Wednesday, March 29, 2006

Big Banding, part 8

Here's another in my hunt for good one-disk samplers covering a selection of classic big bands from the '20s, '30s and '40s with decent sound, representative material and a reasonable price.

"Earl Hines The Early Years: 1923-1942.” In this Jazz Legends compilation of Earl "Fatha" Hines-led big band recordings you will find some great trumpet soloing on "Congaine" and a great trumpeter on "Skip the Gutter," Louis Armstrong. Meanwhile, stride-rooted Fatha gets his both solo, on "Blues in Thirds" for one, and with the band, as on "Pianology," and shows why he was probably a better pianist than Basie and Ellington and in a league with Fats Waller. But you want it because for every Armstrong, Skeeter Best and Billy Eckstine on the cuts, there are several good musicians you've never heard of who play with aplomb in Hines' wake as on "Madhouse" and "Bubbling Over," which will surely get your feet moving. "Boogie Woogie on St. Louis Blues" is a classic that does just what the title implies and "Jelly, Jelly" is a killer blues big band style. I like the later stuff on the disk better, but it's all good.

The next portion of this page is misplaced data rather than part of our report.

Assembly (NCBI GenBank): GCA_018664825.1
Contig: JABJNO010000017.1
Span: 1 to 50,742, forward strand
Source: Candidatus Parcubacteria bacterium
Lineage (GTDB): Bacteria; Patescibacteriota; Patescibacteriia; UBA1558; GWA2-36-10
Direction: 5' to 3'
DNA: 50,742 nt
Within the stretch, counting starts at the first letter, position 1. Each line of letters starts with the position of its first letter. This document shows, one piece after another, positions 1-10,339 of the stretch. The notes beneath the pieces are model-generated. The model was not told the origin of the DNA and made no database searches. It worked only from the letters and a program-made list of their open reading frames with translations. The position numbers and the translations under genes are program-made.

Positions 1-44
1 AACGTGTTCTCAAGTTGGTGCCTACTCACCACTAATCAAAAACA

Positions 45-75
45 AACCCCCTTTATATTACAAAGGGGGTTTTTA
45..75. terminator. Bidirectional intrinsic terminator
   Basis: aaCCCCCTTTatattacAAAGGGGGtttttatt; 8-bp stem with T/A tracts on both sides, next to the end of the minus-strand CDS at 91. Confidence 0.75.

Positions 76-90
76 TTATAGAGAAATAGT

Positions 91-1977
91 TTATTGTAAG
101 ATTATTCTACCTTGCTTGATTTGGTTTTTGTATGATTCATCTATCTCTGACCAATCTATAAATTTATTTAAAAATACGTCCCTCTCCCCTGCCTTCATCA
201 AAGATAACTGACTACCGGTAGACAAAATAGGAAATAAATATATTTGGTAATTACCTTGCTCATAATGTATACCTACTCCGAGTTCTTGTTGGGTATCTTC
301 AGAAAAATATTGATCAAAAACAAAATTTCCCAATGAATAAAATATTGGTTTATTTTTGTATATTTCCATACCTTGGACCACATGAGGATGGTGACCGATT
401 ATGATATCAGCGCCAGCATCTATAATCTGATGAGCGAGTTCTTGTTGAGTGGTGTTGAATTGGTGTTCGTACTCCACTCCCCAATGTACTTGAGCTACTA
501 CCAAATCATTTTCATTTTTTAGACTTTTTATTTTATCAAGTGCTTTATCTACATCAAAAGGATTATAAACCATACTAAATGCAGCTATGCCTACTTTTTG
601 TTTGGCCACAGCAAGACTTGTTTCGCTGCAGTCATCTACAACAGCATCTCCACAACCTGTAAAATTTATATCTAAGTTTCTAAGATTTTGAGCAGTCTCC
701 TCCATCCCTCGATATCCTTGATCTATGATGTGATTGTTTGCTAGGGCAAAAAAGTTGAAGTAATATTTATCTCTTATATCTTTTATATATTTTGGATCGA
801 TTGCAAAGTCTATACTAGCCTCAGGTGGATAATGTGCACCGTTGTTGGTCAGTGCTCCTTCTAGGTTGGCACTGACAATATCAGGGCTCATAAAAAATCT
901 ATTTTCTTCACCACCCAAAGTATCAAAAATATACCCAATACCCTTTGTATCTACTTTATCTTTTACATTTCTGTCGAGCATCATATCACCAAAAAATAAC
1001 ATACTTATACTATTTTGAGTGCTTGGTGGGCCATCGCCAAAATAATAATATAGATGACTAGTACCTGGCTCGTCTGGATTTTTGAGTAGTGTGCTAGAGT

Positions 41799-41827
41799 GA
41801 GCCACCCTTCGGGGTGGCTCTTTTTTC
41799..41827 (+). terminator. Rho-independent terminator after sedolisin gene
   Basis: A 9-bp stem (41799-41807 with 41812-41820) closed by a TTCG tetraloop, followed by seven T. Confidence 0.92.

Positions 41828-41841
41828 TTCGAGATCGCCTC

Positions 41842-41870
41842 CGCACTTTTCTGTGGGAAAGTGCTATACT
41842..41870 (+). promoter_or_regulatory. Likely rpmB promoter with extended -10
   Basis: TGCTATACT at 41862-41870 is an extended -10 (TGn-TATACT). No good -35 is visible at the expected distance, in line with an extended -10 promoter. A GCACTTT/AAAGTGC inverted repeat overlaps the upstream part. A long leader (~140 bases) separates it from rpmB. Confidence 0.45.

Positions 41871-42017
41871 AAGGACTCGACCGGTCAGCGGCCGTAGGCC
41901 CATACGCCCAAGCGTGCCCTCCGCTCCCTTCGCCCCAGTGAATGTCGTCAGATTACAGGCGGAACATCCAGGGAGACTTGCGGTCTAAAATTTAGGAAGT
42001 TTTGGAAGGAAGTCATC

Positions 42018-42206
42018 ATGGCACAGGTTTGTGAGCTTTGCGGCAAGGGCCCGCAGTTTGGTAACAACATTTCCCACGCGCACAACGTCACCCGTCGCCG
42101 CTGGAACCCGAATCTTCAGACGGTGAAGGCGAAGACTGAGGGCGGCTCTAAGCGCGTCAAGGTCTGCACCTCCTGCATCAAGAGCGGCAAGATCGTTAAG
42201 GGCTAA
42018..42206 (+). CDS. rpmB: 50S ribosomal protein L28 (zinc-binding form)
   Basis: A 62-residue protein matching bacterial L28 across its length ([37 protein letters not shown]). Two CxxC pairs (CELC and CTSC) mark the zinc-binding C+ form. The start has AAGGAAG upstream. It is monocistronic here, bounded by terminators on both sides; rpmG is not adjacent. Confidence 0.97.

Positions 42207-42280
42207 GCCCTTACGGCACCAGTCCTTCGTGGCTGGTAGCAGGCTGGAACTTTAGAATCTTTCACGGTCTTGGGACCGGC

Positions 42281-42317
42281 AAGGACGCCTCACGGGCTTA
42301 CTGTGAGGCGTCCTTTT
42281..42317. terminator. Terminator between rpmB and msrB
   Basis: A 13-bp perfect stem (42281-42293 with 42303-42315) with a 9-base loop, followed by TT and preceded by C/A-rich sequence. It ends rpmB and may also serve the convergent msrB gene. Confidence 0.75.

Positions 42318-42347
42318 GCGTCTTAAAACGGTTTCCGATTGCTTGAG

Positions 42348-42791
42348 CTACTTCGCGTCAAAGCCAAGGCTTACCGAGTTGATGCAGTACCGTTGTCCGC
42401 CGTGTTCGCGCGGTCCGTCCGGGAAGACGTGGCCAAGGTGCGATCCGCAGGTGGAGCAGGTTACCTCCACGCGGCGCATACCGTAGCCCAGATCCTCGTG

Follow the links to my suggestions for disks featuring the bands of Jay McShann or Glenn Miller or Claude Thornhill or Chick Webb or Benny Goodman or Fletcher Henderson or Billy Eckstine or Andy Kirk.

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